A selection of “splendidly ugly” artworks will be going on public display for the first time.
Diamond magnate and Victorian millionaire Julius Wernher amassed one of the greatest private art collections in Europe after making his fortune in South African diamonds.
Alongside more traditionally beautiful objects, such as Renaissance paintings, rare French porcelains, tapestries and furniture, he collected unusual looking artworks such as small medieval carvings depicting skulls and rotting skeletons.
Wernher coined the phrase “splendidly ugly” for many of the treasures that he loved.
“Sir Julius Wernher had a distinct eye for quality, fine materials and craftsmanship and collected objects from across Europe and beyond,” Dr Sarah Moulden, curator of collections at English Heritage, said.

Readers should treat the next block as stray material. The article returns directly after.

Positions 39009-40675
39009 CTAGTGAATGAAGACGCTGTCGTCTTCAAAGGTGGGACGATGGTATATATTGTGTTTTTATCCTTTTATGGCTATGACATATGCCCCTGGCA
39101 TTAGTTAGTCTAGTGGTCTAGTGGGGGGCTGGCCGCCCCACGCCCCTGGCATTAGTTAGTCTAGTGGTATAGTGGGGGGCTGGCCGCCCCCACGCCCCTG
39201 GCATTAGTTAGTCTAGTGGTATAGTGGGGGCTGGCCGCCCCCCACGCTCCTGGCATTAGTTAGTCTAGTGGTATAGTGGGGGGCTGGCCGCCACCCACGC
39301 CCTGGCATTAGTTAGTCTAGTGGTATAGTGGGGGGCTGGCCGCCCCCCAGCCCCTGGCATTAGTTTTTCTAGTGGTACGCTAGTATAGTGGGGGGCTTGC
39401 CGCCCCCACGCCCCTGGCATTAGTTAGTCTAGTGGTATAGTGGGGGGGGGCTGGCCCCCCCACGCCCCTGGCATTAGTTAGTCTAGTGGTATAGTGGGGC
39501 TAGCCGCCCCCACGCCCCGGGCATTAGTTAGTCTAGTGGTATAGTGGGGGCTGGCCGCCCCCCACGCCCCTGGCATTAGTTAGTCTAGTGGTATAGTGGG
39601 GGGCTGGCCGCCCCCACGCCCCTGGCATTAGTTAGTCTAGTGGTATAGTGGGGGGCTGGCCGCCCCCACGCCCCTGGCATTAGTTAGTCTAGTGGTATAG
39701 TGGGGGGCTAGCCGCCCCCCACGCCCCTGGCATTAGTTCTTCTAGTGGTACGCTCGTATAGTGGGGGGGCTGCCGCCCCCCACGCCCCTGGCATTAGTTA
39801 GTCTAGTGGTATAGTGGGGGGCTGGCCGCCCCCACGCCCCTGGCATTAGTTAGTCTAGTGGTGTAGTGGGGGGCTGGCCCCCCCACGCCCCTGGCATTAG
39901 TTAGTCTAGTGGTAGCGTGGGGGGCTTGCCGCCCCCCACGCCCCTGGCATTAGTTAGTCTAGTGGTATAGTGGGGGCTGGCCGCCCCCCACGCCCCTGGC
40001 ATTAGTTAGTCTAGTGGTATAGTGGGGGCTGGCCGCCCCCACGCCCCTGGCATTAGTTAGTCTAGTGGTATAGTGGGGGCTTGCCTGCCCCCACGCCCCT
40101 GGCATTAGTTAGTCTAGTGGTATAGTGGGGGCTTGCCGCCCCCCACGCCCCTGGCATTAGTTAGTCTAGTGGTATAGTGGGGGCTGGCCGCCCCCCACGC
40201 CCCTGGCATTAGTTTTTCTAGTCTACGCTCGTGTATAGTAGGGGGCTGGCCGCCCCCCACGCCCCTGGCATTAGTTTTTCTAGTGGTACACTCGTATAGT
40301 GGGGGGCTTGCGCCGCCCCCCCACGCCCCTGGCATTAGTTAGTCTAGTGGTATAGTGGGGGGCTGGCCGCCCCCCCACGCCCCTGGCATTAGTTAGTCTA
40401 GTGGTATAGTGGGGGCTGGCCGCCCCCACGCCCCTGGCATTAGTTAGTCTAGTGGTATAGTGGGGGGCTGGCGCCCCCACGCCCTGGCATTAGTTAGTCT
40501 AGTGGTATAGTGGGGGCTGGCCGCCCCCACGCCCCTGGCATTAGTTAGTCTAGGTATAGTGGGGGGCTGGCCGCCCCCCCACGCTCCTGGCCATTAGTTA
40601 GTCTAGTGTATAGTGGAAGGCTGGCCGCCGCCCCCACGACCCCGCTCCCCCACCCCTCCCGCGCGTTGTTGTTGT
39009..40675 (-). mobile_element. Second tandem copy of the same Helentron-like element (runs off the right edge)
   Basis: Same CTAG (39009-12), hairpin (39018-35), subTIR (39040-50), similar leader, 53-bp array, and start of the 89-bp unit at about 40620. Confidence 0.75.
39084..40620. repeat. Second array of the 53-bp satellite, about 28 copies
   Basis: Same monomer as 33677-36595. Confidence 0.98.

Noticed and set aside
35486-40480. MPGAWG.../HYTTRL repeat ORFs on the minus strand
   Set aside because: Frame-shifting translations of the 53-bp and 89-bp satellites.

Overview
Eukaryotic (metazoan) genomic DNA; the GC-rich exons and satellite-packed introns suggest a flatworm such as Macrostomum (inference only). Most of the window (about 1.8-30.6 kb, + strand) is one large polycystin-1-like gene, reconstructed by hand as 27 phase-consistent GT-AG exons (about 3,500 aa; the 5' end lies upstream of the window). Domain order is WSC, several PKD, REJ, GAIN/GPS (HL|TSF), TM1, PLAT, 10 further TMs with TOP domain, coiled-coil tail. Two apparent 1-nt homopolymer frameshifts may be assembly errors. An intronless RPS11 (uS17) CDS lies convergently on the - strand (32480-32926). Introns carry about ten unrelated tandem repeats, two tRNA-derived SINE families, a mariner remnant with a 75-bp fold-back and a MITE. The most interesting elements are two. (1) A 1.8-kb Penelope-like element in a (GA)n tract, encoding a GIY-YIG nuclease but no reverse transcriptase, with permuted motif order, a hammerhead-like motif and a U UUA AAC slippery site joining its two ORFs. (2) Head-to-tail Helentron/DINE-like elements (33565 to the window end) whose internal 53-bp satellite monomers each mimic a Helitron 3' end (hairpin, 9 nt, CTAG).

Many are religiously infused pieces such as memento mori: small objects encapsulating “the fear of going to Hell, a portable reminder to continually affirm your devotion to God”.
People who could afford them were so attached to these objects they were “interactive to an extent, almost like our smartphones are today, small enough to be looked at and engaged with at close range in the palm of one’s hand”.
One “tiny and splendidly ugly” ivory pendant, dating from 1500, shows on one side “a medieval woman in the prime of her life, with a little dog tucked under her arm”.
“But on turning it around you see the full horror of the fate that will become her, a rotting skeleton infested with salamanders, frogs, and worms,” Dr Moulden said.
The Wernher Collection is home to more than 700 works of fine and decorative works of art.